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Massage Today
June, 2003, Vol. 03, Issue 06

Colorado Auto Insurance Reverts to Tort System: Massage Coalition Disappointed by Outcome

By Editorial Staff

In March, Massage Today reported on the formation of the Colorado Coalition of Massage Therapists and Bodyworkers (CCMTB) in response to HB 1225, a bill designed to revise the state's no-fault auto insurance law.1

Although the CCMTB supported efforts to revise the no-fault law, it opposed HB 1225 because of its exclusion of massage therapy as a benefit of motor-vehicle-injury-insurance coverage.

HB 1225 was eventually killed. The coalition supported revisions to subsequent no-fault bills, HB 1321 and SB 78; however, both failed to pass in the Colorado legislation.

Now, effective July 1, 2003, Colorado will change from a no-fault auto insurance system to a tort-based system with the passage of HB 1188, marking a shift in how auto insurance benefits have been managed in the state for the last 30 years.2 Under the new system, people injured in auto accidents will be forced to seek out-of-pocket medical care, then sue the at-fault driver's insurance company for reimbursement. They must be able to prove that such medical care was reasonable and medically necessary. Under this law, the at-fault party cannot sue for reimbursement of medical costs.

This law comes as a great disappointment to the coalition, which fought hard to ensure that a revised no-fault law would be fair to the massage therapy profession. Under the tort system, there is a high probability that people injured in traffic collisions will rely on their private health insurance to cover the costs, which could substantially raise premiums as many health plans still do not cover massage; this system will likely deprive many auto-injury patients of the benefits of massage.

According to Rachel Dale, CCMTB secretary: "Under this tort law, people will be reluctant to get care and then bet that they can get their bills reimbursed in a lawsuit. They'll use their health insurance, which won't cover massage therapy for most of them and will drive up health premiums. That will hurt everyone who buys health insurance, including massage therapists."2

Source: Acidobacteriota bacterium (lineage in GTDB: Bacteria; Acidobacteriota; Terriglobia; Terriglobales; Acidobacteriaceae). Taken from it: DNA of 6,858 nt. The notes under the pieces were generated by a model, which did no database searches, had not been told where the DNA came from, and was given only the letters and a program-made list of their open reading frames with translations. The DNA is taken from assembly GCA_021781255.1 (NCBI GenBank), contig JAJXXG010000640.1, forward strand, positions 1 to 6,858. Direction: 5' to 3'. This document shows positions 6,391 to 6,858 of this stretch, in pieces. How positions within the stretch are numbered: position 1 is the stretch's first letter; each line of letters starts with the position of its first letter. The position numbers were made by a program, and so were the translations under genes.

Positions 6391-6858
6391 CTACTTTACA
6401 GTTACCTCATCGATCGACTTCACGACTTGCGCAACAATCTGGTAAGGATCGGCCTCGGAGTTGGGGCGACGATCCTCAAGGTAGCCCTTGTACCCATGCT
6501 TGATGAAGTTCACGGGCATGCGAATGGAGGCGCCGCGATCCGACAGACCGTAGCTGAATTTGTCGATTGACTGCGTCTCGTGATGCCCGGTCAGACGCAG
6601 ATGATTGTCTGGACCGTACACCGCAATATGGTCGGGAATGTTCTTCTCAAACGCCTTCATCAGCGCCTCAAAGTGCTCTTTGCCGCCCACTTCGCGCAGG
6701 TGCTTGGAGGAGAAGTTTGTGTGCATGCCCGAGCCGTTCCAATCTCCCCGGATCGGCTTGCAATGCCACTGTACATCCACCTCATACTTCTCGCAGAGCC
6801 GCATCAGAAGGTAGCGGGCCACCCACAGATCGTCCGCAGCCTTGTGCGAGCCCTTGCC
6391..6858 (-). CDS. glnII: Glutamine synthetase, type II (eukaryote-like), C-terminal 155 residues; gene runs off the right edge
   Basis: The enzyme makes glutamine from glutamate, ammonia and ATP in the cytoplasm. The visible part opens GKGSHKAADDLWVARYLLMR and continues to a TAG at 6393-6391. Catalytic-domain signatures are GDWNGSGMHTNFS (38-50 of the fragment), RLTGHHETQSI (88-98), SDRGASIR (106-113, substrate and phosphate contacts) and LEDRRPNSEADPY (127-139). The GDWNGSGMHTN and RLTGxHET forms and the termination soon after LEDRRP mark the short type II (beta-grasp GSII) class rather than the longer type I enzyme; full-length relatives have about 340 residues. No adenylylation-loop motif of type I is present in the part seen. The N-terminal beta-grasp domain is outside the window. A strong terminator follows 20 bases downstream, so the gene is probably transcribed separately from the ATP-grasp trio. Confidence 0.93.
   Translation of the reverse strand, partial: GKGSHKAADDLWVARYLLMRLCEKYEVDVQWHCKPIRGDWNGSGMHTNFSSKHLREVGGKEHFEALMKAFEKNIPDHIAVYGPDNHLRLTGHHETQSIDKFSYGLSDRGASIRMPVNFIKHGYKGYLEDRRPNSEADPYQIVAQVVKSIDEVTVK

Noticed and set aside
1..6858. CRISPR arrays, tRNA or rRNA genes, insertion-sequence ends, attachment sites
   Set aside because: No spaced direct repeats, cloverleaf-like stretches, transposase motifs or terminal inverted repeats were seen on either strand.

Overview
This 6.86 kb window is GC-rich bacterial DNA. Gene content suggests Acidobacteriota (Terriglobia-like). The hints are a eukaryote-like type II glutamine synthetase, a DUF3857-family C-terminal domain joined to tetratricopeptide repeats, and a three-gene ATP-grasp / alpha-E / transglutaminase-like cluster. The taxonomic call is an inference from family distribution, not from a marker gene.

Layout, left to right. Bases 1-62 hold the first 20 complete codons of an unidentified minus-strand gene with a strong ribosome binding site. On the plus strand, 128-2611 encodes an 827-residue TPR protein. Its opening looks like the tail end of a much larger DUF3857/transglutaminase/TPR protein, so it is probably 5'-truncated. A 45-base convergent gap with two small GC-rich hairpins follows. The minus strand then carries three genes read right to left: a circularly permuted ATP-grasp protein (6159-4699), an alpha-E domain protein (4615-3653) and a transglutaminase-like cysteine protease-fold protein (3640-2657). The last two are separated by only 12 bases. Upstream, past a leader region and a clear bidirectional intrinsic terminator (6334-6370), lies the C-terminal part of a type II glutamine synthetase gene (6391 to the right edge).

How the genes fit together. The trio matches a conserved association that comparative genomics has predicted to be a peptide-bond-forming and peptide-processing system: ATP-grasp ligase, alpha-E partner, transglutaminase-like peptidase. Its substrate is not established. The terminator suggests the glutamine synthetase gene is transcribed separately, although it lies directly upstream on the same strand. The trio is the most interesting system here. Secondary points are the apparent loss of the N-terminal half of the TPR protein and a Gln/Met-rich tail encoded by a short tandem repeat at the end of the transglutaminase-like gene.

Despite the setback, the CCMTB's Executive Committee will discuss the future of the coalition and whether it can utilize its influence in the state capitol for other issues that may arise in the profession. "Using the power of grassroots lobbying, along with expert professional representation, [the CCMTB] gained a significant reputation in the state legislature this year," said Dale.

The CCMTB also will be compiling data on how tort-based insurance affects massage therapy in other states. If you would like to share your experience or information, contact Susan Jackson Grubb at or visit for more information.

To view the complete text of HB 1188, visit


  1. Colorado coalition formed to fight proposed auto insurance bill. Massage Today, March 2003:
  2. E-mail/phone conversations with Rachel Dale, CCMTB secretary, May 7, 2003.


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